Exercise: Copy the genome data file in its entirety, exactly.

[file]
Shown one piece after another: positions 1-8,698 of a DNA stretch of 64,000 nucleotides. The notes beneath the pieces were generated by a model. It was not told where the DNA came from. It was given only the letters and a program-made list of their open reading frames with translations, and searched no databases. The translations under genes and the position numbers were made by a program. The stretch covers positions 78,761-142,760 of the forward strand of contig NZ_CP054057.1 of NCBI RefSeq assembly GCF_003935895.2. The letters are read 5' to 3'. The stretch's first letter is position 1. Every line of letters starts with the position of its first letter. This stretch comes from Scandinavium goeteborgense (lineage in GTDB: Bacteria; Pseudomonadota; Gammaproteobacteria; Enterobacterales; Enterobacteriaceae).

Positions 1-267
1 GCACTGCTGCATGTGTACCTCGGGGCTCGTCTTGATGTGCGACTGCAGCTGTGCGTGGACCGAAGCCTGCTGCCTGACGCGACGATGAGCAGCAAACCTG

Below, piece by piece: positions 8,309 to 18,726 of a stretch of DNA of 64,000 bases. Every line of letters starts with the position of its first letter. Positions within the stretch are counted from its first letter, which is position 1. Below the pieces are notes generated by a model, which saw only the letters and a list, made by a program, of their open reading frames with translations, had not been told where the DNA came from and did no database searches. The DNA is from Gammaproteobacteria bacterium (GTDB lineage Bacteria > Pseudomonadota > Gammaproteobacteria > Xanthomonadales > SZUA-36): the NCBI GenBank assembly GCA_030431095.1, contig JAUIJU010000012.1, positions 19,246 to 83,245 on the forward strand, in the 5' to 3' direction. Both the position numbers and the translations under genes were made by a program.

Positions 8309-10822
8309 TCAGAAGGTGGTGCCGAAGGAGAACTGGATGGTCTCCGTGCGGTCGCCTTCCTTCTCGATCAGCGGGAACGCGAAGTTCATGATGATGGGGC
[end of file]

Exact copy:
Shown one piece after another: positions 1-8,698 of a DNA stretch of 64,000 nucleotides. The notes beneath the pieces were generated by a model. It was not told where the DNA came from. It was given only the letters and a program-made list of their open reading frames with translations, and searched no databases. The translations under genes and the position numbers were made by a program. The stretch covers positions 78,761-142,760 of the forward strand of contig NZ_CP054057.1 of NCBI RefSeq assembly GCF_003935895.2. The letters are read 5' to 3'. The stretch's first letter is position 1. Every line of letters starts with the position of its first letter. This stretch comes from Scandinavium goeteborgense (lineage in GTDB: Bacteria; Pseudomonadota; Gammaproteobacteria; Enterobacterales; Enterobacteriaceae).

Positions 1-267
1 GCACTGCTGCATGTGTACCTCGGGGCTCGTCTTGATGTGCGACTGCAGCTGTGCGTGGACCGAAGCCTGCTGCCTGACGCGACGATGAGCAGCAAACCTG

Below, piece by piece: positions 8,309 to 18,726 of a stretch of DNA of 64,000 bases. Every line of letters starts with the position of its first letter. Positions within the stretch are counted from its first letter, which is position 1. Below the pieces are notes generated by a model, which saw only the letters and a list, made by a program, of their open reading frames with translations, had not been told where the DNA came from and did no database searches. The DNA is from Gammaproteobacteria bacterium (GTDB lineage Bacteria > Pseudomonadota > Gammaproteobacteria > Xanthomonadales > SZUA-36): the NCBI GenBank assembly GCA_030431095.1, contig JAUIJU010000012.1, positions 19,246 to 83,245 on the forward strand, in the 5' to 3' direction. Both the position numbers and the translations under genes were made by a program.

Positions 8309-10822
8309 TCAGAAGGTGGTGCCGAAGGAGAACTGGATGGTCTCCGTGCGGTCGCCTTCCTTCTCGATCAGCGGGAACGCGAAGTTCATGATGATGGGGC